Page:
Always use the FQDN when specifying your Network Access (and possibly other) accounts within Configuration Manager, ie: “DOMAIN.COM\NetAccess”.  I found that this can resolve issues where you are building WORKGROUP or UNTRUSTED DOMAIN systems and they are failing to obtain content from the Distribution Point.  In short, it appears that IIS/Kerberos does not appreciate systems from other domains coming in and specifying the NETBIOS domain name as part of the Network Access Account, ie: “DOMAIN\NetAccess”.  This may be because systems in those domains have a different DNS suffix and/or are unable to resolve the NETBIOS domain name.

Failed to Sync Update. Error: The Microsoft Software License Terms have not been completely downloaded and cannot be accepted.

I was seeing the above error in the Configuration Manager 2012 SP1 wsyncmgr.log in a customer environment and I suspected this was as a result of SQL services being interrupted during the WSUS syncronisation process – which is never a good thing.  Despite trying to remove classifications and removing/reinstalling the SUP role the problem persisted.  When I loaded up the WSUS console and filtered for all updates I noticed that around 12 updates were showing that their content download (the EULA) had not been successfully downloaded.  I simply highlighted the affected updates, right clicked and chose to “Retry Download” and these changed to Pending Download and eventually all was OK.  A re-sync in Configuration Manager then resulted in a happy wsyncmgr.log and a successful sync event.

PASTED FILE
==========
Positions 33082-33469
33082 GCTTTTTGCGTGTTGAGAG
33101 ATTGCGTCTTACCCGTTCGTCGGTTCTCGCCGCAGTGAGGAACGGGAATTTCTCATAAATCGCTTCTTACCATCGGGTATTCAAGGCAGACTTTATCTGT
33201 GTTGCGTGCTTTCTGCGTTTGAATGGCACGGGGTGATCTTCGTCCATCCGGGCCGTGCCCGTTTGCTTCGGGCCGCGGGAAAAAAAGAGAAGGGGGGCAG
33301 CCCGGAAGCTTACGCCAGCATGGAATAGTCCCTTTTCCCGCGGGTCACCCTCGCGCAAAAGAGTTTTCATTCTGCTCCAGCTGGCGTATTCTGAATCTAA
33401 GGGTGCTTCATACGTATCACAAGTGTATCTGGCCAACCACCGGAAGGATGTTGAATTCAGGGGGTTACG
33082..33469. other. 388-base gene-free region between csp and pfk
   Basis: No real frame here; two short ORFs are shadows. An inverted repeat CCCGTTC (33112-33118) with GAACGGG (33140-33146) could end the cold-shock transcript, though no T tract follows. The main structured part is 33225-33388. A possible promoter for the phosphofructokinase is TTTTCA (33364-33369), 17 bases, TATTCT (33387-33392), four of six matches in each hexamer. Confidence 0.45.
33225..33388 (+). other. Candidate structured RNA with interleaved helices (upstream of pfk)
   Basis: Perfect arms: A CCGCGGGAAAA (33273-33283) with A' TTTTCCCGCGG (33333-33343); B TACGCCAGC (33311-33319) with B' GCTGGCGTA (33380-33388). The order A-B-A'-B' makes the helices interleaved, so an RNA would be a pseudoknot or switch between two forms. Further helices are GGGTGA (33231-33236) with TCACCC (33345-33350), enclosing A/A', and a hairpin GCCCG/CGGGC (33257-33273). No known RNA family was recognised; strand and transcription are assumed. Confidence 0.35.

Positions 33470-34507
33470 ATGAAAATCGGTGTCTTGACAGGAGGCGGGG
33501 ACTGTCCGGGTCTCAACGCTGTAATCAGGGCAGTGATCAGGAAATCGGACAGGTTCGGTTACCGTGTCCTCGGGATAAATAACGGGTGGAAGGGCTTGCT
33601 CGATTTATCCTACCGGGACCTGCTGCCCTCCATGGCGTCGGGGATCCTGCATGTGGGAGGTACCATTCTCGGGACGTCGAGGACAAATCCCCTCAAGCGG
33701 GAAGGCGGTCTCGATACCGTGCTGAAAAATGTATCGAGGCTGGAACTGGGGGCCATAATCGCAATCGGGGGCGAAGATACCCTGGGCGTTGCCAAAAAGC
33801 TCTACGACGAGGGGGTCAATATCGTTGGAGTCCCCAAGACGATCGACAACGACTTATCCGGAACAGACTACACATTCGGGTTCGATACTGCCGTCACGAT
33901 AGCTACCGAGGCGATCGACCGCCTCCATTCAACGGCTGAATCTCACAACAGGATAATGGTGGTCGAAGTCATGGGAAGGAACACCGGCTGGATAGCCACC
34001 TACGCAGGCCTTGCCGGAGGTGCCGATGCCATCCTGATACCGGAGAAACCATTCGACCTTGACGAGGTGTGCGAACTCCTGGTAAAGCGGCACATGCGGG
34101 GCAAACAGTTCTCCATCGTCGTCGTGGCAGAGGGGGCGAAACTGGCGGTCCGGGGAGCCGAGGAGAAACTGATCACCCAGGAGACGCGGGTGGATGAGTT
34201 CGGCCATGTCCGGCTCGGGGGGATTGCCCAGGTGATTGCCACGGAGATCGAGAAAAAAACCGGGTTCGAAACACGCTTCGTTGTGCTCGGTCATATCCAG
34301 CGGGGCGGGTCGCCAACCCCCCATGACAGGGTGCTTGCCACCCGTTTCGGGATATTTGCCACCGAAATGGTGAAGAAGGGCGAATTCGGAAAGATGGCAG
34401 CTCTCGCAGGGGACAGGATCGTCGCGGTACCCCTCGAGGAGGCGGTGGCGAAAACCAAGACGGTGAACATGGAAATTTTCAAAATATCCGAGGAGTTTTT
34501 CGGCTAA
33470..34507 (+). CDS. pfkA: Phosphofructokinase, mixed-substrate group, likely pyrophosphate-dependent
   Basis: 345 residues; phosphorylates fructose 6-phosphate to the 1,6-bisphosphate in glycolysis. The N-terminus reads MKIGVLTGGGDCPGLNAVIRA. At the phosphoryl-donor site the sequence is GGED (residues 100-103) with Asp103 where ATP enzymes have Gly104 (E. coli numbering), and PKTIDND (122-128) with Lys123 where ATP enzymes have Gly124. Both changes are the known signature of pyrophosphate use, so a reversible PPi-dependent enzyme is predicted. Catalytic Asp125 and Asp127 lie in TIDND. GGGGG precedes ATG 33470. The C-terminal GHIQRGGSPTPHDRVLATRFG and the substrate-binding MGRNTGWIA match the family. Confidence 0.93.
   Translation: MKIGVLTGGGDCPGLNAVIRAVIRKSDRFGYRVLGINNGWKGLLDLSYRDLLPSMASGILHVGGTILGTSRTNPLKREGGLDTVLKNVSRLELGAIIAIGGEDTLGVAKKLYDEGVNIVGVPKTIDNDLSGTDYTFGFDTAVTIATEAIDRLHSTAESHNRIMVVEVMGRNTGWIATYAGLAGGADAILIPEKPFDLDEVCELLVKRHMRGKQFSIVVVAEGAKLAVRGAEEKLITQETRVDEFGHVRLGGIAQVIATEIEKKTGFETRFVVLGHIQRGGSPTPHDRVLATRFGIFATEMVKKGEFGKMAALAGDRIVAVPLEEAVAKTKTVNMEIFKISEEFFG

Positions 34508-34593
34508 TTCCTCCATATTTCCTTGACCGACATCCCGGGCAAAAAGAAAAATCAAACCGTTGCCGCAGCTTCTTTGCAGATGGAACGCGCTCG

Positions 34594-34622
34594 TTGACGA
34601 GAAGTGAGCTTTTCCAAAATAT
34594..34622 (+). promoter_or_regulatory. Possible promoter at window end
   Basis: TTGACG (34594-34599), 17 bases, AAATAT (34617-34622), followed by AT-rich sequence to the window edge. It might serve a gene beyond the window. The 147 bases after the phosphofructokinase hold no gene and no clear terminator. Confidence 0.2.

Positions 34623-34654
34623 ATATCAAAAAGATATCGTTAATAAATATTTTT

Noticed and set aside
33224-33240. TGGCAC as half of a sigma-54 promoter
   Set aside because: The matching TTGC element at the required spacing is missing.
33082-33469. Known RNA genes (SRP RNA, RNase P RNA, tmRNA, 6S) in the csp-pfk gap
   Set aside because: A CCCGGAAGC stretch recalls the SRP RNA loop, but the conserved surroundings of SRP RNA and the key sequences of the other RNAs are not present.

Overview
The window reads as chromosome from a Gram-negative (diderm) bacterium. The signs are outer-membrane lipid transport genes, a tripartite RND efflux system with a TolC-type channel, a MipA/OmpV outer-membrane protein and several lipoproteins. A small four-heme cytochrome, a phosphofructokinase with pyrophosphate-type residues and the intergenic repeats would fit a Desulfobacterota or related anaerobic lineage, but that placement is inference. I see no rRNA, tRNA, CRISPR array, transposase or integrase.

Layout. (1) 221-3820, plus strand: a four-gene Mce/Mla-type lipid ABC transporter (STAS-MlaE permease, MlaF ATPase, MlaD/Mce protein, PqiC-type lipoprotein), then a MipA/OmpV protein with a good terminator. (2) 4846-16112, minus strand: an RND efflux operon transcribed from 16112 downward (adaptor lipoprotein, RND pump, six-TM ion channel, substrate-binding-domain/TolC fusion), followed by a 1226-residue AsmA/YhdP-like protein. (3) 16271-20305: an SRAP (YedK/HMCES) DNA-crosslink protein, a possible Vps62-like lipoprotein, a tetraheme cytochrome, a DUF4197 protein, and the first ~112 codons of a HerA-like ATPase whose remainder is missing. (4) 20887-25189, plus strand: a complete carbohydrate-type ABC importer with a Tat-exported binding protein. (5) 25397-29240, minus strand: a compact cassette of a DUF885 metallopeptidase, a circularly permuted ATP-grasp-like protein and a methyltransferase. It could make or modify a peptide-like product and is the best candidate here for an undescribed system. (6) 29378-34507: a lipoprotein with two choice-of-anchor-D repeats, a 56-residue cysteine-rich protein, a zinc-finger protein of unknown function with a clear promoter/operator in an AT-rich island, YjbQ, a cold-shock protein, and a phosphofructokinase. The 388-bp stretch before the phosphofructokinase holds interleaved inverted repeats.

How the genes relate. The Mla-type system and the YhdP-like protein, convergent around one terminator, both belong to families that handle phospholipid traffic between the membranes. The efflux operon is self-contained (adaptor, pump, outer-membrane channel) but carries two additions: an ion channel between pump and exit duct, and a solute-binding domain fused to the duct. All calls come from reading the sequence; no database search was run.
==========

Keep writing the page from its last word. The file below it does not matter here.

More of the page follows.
There is apparently a hotfix available for this issue which might be worth a try if you encounter this issue when proxy credentials are required;

http://support.microsoft.com/kb/2838998

.NET Framework failed to register Configuration Manager dll’s

I had a recent interesting experience where Configuration Manager 2012 SP1 setup completed successfully however there were problems lurking under the hood.  It was only until I proceeded to configure the environment and add additional roles that these came to light.  Several of the component installations failed, in particular those of the newer roles which require .NET 4.0 and their respective logs showed some very unusual errors I had never, ever, seen before.  The CloudMgr.log was absolutely full of instance creation errors.

At first I put this down to the Windows Server 2008 R2 virtual machine – it was based on an image and provided to me in a bit of a rush and with some history of a power failure/unexpected shutdowns – however a fresh DVD installation of the Operating System resulted in the same errors.  My attention then turned to the ISO media provided on the server that I extracted and performed the installation from – perhaps it was corrupt?  Not quite, but it was the cause of the problem.

The ISO file had been copied up to the server by somebody else over the network and for some reason the server took to marking the file in it’s properties with “This file came from another computer and might be blocked to help protect this computer” and gave me an unblock button.  I hadn’t noticed this and the result was that all of the subsequent extracted files were all marked the same.